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Saturday, April 13, 2024


by Cindy Veach

I watch three old white men on the news talking

about abortion how it’s no big deal for a woman

to get a bus ticket and travel to another state.

It’s trending on X, these old men in their suits and ties

with their limp cocks tucked away under the table

their small hands gesturing or resting on the table.


I’m hemorrhaging rage, thick red as postpartum blood.


And now Arizona has upheld a draconian Civil War-era

abortion law proving that the past does come back

to haunt. I almost bled out after my daughter’s birth.

I’ve never written about this. It took a helicopter

and two D&C’s to save me. A hundred years ago

I would have died of childbirth. I marched for the right

to choose in my 20’s only to lose it in my 60’s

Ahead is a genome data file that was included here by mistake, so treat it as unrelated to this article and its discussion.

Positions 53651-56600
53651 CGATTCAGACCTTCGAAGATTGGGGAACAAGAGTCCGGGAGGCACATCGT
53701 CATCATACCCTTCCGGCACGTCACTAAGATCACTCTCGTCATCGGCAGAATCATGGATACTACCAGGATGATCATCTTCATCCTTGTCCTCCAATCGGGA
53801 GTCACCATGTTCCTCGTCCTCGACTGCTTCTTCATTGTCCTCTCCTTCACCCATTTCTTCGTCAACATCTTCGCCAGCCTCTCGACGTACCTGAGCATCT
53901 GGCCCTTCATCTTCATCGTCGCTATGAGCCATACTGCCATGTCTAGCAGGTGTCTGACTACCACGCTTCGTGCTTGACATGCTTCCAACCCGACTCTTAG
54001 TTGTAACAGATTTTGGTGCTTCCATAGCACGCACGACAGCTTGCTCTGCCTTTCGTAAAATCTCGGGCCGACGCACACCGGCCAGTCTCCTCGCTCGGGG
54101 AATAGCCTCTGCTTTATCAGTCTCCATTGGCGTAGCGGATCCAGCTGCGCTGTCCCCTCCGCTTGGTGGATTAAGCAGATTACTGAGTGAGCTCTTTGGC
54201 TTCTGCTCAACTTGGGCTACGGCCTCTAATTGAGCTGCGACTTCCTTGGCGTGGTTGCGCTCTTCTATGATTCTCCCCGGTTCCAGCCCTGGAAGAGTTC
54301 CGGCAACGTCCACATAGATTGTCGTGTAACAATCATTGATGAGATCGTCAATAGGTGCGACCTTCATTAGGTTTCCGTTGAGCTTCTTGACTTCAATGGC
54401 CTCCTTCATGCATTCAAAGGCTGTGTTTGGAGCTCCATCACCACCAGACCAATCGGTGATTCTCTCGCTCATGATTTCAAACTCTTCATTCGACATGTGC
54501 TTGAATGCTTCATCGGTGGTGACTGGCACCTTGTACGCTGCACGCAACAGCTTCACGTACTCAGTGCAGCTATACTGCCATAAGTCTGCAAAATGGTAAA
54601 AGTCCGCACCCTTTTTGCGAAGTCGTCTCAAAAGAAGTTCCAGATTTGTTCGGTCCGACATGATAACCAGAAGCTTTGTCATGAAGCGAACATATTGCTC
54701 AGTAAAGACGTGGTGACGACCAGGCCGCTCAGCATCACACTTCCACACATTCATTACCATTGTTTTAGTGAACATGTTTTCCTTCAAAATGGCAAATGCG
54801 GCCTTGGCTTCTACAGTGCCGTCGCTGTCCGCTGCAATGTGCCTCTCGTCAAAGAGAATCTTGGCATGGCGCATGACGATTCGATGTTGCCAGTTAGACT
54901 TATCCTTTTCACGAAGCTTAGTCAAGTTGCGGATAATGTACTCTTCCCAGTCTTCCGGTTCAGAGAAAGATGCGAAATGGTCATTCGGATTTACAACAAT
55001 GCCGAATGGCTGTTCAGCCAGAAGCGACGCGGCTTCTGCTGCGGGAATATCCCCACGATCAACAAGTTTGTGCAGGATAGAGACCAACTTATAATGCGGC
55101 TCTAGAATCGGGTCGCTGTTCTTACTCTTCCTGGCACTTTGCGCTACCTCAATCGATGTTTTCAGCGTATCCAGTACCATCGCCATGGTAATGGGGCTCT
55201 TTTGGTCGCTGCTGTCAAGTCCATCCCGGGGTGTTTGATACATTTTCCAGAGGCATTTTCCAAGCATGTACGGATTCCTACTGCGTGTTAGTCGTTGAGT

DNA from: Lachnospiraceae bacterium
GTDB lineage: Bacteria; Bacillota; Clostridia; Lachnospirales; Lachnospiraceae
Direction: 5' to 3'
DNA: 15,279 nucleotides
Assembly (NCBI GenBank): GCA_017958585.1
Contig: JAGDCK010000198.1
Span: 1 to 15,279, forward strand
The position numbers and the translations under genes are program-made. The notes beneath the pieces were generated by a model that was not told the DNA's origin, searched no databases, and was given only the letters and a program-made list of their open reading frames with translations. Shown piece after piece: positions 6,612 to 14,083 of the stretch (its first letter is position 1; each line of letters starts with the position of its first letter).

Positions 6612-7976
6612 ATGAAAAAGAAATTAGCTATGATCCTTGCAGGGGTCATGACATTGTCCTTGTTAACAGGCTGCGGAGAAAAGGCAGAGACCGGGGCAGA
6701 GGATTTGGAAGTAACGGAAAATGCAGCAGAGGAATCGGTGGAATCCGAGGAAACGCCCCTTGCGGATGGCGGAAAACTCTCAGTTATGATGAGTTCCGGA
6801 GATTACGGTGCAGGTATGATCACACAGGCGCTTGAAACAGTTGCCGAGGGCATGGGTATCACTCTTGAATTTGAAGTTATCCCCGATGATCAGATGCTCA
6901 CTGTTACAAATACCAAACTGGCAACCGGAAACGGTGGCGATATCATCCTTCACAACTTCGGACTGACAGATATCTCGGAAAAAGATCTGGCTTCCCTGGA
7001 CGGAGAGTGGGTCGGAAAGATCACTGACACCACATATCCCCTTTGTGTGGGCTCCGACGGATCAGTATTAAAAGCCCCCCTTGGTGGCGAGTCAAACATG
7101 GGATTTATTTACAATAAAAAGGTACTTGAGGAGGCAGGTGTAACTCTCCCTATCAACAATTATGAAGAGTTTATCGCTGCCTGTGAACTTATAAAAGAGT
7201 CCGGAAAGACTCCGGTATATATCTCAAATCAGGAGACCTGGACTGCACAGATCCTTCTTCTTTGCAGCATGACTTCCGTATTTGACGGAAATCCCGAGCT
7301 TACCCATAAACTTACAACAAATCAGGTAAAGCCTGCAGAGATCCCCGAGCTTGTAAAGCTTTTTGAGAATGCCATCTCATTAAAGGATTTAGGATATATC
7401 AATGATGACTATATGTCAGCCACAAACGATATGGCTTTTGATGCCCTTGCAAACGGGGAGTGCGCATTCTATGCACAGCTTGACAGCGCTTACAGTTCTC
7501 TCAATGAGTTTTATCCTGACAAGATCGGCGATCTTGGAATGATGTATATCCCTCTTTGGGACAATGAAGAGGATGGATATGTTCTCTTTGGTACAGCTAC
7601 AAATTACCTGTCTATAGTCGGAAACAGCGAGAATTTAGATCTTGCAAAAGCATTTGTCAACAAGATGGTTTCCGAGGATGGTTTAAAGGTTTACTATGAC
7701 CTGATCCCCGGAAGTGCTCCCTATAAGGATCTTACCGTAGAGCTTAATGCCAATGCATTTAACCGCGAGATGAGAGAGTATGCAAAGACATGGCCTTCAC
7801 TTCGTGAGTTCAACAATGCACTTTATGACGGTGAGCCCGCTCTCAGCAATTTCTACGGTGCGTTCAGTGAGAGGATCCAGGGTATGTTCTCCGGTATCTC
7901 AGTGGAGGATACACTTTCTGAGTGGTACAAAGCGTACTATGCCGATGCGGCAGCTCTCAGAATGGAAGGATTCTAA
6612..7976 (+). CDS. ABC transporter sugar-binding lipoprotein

I’m hemorrhaging rage, thick red as postpartum blood.


In the middle of yesterday the moon eclipsed the sun.

People were brought to tears as they watched

in their special protective glasses. People on both sides

of the aisle equally moved by the night of day.

The darkness I speak of is different. It digests everything

good and fattens the libidos of men.


I’m hemorrhaging rage, thick red as postpartum blood.

Cindy Veach is the author of Her Kind (CavanKerry Press) a 2022 Eric Hoffer Montaigne Medal finalist and Gloved Against Blood (CavanKerry Press) a finalist for the Paterson Poetry Prize and a Massachusetts Center for the Book ‘Must Read,’ and the chapbook, Innocents (Nixes Mate). Her poems have appeared in the Academy of American Poets Poem-a-Day Series, AGNI, Michigan Quarterly Review, Chicago Review, Poet Lore, Salamander, and elsewhereA recipient of the Philip Booth Poetry Prize and Samuel Allen Washington Prize, she is poetry co-editor of MER.